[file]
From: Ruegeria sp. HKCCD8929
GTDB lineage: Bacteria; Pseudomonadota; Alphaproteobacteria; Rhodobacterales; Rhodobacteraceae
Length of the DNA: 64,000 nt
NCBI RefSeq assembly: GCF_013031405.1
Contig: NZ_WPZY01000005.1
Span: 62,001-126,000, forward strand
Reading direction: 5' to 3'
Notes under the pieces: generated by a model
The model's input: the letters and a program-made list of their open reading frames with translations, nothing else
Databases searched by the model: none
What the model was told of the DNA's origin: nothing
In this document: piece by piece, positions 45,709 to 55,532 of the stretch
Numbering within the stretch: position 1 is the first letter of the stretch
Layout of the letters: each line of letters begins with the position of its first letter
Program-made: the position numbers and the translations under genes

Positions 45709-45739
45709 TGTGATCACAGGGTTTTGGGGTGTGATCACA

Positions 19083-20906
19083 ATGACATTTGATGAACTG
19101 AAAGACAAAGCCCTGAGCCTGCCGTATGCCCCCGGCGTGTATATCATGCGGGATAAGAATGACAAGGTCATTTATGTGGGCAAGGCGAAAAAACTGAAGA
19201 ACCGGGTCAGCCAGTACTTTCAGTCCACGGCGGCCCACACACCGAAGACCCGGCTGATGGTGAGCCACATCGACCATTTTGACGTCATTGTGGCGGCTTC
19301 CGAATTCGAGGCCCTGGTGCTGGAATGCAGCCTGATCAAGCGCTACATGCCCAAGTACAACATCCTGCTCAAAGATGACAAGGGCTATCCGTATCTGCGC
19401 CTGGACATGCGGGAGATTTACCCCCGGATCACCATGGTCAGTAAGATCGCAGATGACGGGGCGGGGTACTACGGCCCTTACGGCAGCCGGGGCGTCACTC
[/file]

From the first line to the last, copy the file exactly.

From: Ruegeria sp. HKCCD8929
GTDB lineage: Bacteria; Pseudomonadota; Alphaproteobacteria; Rhodobacterales; Rhodobacteraceae
Length of the DNA: 64,000 nt
NCBI RefSeq assembly: GCF_013031405.1
Contig: NZ_WPZY01000005.1
Span: 62,001-126,000, forward strand
Reading direction: 5' to 3'
Notes under the pieces: generated by a model
The model's input: the letters and a program-made list of their open reading frames with translations, nothing else
Databases searched by the model: none
What the model was told of the DNA's origin: nothing
In this document: piece by piece, positions 45,709 to 55,532 of the stretch
Numbering within the stretch: position 1 is the first letter of the stretch
Layout of the letters: each line of letters begins with the position of its first letter
Program-made: the position numbers and the translations under genes

Positions 45709-45739
45709 TGTGATCACAGGGTTTTGGGGTGTGATCACA

Positions 19083-20906
19083 ATGACATTTGATGAACTG
19101 AAAGACAAAGCCCTGAGCCTGCCGTATGCCCCCGGCGTGTATATCATGCGGGATAAGAATGACAAGGTCATTTATGTGGGCAAGGCGAAAAAACTGAAGA
19201 ACCGGGTCAGCCAGTACTTTCAGTCCACGGCGGCCCACACACCGAAGACCCGGCTGATGGTGAGCCACATCGACCATTTTGACGTCATTGTGGCGGCTTC
19301 CGAATTCGAGGCCCTGGTGCTGGAATGCAGCCTGATCAAGCGCTACATGCCCAAGTACAACATCCTGCTCAAAGATGACAAGGGCTATCCGTATCTGCGC
19401 CTGGACATGCGGGAGATTTACCCCCGGATCACCATGGTCAGTAAGATCGCAGATGACGGGGCGGGGTACTACGGCCCTTACGGCAGCCGGGGCGTCACTC